“I’ve always thought that regardless of age you should have no limitations and do the impossible,” Larry Connor tells PEOPLE
Larry Connor is a 73- year-old grandfather of six who long ago decided to try and cram as much adrenaline-fueled adventure into his life—and in the coming weeks he’s attempting to set the world record for the highest HALO (high-altitude, low-opening) formation skydive.
One of only three people to have rocketed into outer space and descended to some of the deepest regions of the ocean, the Ohio-based real estate and technology entrepreneur recently paid to have the nation’s largest hot air balloon built and use it to carry him—along with four of the military’s most elite combat pararescue team members—up to 35,000 feet above the New Mexico desert and attempt their record-breaking leap.
“I’ve always thought that regardless of age you should have no limitations and do the impossible,” Connor tells PEOPLE. "More times than not, I’ve found the impossible is just somebody’s opinion."
The intrepid real estate and technology entrepreneur is also using the record-setting jump to raise awareness and $1 million for the Special Operations Warrior Foundation, which provides college scholarships and educational support to the children of special forces soldiers killed in the line of duty.
Connor didn’t begin his life of white-knuckle adventure until his 30s. “I was a late bloomer,” he says. “I was more focused on starting my businesses.” He quickly made up for lost time and before long he was competing in Formula 1, off-road races through Mexico’s rugged Baja peninsula, and whitewater rafting down some of the world’s most dangerous rivers.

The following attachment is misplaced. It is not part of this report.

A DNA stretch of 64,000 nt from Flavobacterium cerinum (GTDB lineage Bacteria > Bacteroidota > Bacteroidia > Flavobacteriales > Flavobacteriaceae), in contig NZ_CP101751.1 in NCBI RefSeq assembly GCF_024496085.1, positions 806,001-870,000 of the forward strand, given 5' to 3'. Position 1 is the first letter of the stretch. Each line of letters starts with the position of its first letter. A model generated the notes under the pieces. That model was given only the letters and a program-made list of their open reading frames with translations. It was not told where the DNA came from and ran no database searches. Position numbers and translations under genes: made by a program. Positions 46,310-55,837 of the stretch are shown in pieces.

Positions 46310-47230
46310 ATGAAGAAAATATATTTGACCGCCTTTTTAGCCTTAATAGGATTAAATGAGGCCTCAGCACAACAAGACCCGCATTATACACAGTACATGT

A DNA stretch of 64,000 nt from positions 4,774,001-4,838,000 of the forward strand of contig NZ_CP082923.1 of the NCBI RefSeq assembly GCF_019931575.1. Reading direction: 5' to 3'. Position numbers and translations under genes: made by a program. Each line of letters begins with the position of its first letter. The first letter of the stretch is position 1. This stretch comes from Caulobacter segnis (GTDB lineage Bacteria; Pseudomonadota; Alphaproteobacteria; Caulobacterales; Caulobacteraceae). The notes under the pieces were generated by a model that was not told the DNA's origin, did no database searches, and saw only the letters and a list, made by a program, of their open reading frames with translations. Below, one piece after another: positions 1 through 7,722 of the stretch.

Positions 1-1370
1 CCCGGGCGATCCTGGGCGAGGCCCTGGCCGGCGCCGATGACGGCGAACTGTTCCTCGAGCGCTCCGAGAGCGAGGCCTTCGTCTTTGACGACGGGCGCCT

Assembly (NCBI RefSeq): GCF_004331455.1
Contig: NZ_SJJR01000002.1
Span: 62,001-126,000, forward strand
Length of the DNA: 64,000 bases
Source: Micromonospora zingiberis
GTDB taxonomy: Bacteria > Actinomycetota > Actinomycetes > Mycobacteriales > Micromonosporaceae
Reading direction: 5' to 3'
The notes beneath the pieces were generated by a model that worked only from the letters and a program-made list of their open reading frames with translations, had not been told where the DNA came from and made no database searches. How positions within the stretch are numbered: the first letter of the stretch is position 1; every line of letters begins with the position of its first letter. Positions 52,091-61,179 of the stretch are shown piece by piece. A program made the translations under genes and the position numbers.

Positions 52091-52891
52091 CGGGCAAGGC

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In 2021, he descended 36,000 feet into the deepest spots in the Pacific Ocean with scientists and a year later he ventured into space on the Axiom Space Ax-1 Mission’s 17-day journey to and from the International Space Station.
If all goes according to plan, Connor’s next adventure—known as the Alpha 5 Project—will occur sometime between Sept. 15 and Oct. 15. “The window is very weather dependent,” says the longtime skydiver, who has logged 75 training jumps over the past year to prepare for his record-setting plunge. “One of the biggest challenges up there are the winds—and it’s easy to get blown 20 or 30 miles off course.”
It will take the group—who will be breathing pure oxygen to flush nitrogen from their bodies—50 minutes to ascend to their 35,000-foot target altitude in their 15-story-high balloon.
“I’m gonna be pretty nervous and will certainly have some butterflies,” says Connor, who will be wearing a protective jumpsuit and multiple layers of heated clothing for protection against the minus-60-degree cold.
The trip back to earth will be much quicker. The group will free-fall at close to 200 mph for upwards of three minutes, then link arms for a few seconds before deploying their parachutes at 5,000 feet and floating down to the desert floor.
Once back on solid ground, Connor will be wasting no time resting on his laurels—and already has his sights set on further adventures that include a possible expedition to the Titanic “to show that it can be done safely and successfully,” along with another even longer mission to outer space.
“The way I see it, you need to run toward the challenge,” he says. “I’m trying to live a lifetime every five years.”
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